AAA: Tests used to determine if driver too high to drive flawed

AAA study warns of dangers of marijuana use and driving
Amanda Candow has MS and would be interested in trying medical marijuana. (Source: WOIO)
Amanda Candow has MS and would be interested in trying medical marijuana. (Source: WOIO)

CLEVELAND, OH (WOIO) - The Ohio House passed a proposal to legalize medical marijuana in the state.

The bill would bar patients from smoking the substance, but allow them to use it in vapor form.

Ohioans would not be able to grow it at home.

Under the legislation, a nine-member Medical Marijuana Control Commission would set rules for cultivating, distributing and licensing cannabis.

Communities could opt out of hosting dispensaries.

The Senate plans to begin hearings on the measure Wednesday. View the proposal by clicking here.

But if medical marijuana is passed in Ohio, there could be a big problem in determining whether a person using it is too high to drive.

AAA says a test that Ohio and several other states use is seriously flawed and should be scrapped immediately.

The AAA Foundation for Traffic Safety found in a new study that many current laws pertaining to marijuana and driving are not based on science. View the study by clicking here.

It says setting limits with marijuana should not be the same as the type of limits used to measure drunken driving.

Several states are having problems determining whether a person using marijuana is too high to drive.

Ohioans who could benefit from medical marijuana hope this problem does not stop legalization efforts.

Amanda Candow, 32, of Mentor-on-the-Lake was diagnosed with Multiple Sclerosis six years ago. Since then, she's tried to manage the pain.

"I have a lot of weakness in my lower body, I was in a wheelchair for nine months," she said.

Candow has some trouble walking and uses a cane to get around. But nothing seems to help her ease the pain.

She hopes medical marijuana becomes legal soon in Ohio.

"All of the conditions I suffer from are treatable by medical marijuana in one thing -- instead of many pills for many things,' Candow said.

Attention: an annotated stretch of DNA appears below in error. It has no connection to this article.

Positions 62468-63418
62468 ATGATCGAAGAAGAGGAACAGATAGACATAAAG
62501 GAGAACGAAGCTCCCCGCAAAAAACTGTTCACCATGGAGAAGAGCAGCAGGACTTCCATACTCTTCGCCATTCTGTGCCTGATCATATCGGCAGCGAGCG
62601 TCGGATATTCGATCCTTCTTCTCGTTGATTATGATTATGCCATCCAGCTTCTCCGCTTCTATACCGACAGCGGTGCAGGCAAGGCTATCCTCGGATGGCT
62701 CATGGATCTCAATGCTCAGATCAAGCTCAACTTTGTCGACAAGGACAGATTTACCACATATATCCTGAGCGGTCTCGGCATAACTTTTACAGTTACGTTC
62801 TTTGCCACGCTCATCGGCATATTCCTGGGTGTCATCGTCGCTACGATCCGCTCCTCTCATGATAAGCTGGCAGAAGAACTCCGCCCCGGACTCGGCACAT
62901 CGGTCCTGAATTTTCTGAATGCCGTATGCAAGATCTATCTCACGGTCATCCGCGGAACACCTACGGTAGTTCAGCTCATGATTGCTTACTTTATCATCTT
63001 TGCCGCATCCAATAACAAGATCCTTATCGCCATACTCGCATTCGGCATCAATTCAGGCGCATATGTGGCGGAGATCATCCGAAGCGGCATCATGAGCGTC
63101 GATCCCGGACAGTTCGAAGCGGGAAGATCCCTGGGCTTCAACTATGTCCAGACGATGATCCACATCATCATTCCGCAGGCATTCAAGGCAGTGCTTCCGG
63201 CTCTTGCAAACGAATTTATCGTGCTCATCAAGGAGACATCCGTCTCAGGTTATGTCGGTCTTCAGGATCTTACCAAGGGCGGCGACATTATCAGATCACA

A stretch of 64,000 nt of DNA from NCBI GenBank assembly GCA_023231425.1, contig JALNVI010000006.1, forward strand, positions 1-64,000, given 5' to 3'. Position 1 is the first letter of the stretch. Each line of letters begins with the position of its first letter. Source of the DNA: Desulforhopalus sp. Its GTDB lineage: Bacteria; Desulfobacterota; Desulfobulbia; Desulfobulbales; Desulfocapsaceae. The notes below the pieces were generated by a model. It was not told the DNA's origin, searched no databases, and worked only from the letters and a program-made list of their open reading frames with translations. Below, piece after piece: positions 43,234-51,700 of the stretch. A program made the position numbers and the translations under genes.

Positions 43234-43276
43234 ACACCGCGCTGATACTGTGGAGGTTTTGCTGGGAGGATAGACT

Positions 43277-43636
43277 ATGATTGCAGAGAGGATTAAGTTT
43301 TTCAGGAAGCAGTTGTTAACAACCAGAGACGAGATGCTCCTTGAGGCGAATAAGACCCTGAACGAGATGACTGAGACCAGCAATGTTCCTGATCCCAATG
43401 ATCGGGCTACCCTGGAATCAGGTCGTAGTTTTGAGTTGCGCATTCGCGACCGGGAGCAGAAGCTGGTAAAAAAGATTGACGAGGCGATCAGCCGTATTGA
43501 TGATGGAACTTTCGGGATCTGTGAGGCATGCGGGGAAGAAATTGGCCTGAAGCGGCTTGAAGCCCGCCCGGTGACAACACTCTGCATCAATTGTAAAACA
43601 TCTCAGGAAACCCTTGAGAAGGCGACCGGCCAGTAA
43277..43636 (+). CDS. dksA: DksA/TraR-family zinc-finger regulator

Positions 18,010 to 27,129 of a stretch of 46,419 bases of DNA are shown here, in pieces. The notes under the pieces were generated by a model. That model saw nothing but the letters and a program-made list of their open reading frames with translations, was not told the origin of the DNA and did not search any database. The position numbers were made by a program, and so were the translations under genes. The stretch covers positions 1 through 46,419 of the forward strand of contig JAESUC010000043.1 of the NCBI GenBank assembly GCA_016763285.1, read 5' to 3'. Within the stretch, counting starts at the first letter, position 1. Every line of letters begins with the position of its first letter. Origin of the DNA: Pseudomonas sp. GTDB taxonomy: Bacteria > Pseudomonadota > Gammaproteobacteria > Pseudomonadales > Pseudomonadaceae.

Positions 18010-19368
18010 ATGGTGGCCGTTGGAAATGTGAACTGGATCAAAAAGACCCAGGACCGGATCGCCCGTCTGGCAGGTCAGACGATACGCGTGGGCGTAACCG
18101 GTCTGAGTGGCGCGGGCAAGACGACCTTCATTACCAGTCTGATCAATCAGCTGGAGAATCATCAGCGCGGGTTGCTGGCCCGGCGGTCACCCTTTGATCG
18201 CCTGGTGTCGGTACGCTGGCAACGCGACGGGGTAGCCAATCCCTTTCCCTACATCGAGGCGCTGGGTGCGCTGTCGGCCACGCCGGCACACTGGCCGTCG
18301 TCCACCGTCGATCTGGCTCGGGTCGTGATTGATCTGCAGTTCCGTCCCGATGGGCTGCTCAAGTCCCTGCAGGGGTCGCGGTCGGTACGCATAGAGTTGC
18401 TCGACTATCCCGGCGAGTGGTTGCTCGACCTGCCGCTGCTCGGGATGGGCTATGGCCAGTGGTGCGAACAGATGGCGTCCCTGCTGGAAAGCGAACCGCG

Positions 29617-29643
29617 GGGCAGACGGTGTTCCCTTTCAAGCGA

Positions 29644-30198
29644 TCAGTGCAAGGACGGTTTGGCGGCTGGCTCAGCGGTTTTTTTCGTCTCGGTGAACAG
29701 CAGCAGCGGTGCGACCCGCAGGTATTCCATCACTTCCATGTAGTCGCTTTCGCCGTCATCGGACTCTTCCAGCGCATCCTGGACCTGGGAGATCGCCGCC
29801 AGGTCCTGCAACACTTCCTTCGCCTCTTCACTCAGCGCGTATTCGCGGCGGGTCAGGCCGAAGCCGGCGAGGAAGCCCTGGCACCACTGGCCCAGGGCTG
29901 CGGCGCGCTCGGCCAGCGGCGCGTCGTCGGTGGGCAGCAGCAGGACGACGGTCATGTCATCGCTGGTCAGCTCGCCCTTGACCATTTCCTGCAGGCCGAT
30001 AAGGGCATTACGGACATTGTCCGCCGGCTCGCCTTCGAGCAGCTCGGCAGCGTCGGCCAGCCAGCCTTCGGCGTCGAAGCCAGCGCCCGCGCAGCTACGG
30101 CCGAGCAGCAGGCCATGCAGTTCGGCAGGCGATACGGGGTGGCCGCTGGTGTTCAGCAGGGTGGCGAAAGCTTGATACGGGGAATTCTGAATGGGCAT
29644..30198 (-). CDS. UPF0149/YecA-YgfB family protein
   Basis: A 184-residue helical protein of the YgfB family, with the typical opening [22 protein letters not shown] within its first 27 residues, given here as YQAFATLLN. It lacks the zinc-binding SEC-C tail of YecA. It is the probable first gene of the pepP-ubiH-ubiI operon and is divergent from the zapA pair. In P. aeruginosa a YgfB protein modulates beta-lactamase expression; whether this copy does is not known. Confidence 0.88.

But if medical marijuana is legalized, there are still a lot of questions when it comes to patients driving.

The AAA Foundation for Traffic Safety study found it's not possible to set a blood test threshold for THC, the chemical in marijuana that makes people high.

The study says states should not apply limits in the same way they do for drunken driving.

"That's really the difficult part here. There's really no signs showing that drivers become impaired at a specific level of marijuana in the blood, so it depends on the individual," said Chelsea Pompeani, AAA East Central spokesperson.

The bottom line? AAA says marijuana can greatly impair driving.

"All motorists should avoid using drugs and alcohol while driving," Pompeani said.

But for someone like Candow who would need to use medical marijuana regularly, giving up the car keys is a problem.

"This is people who are legitimately treating medical conditions. They're not trying to get high, they're not trying to cause an accident. But they do have to get to their doctor appointments too," she said.

AAA recommends states use more than blood tests to tell if drivers are impaired by marijuana. They say trained police officers should analyze behavior, too.

The AAA Foundation for Safety says fatal accidents involving drivers who are high, have doubled in Washington since the state legalized marijuana.

Before the drug was legalized for recreational use in 2014, 8 percent of those crashes involved people with marijuana in their system. The following year it was up to 17 percent.

Ohioans for Medical Marijuana tell Cleveland 19 News the study is flawed.

They say patients who use high doses of medical marijuana develop a tolerance, and just because high levels may register in their system, that doesn't mean they are impaired.

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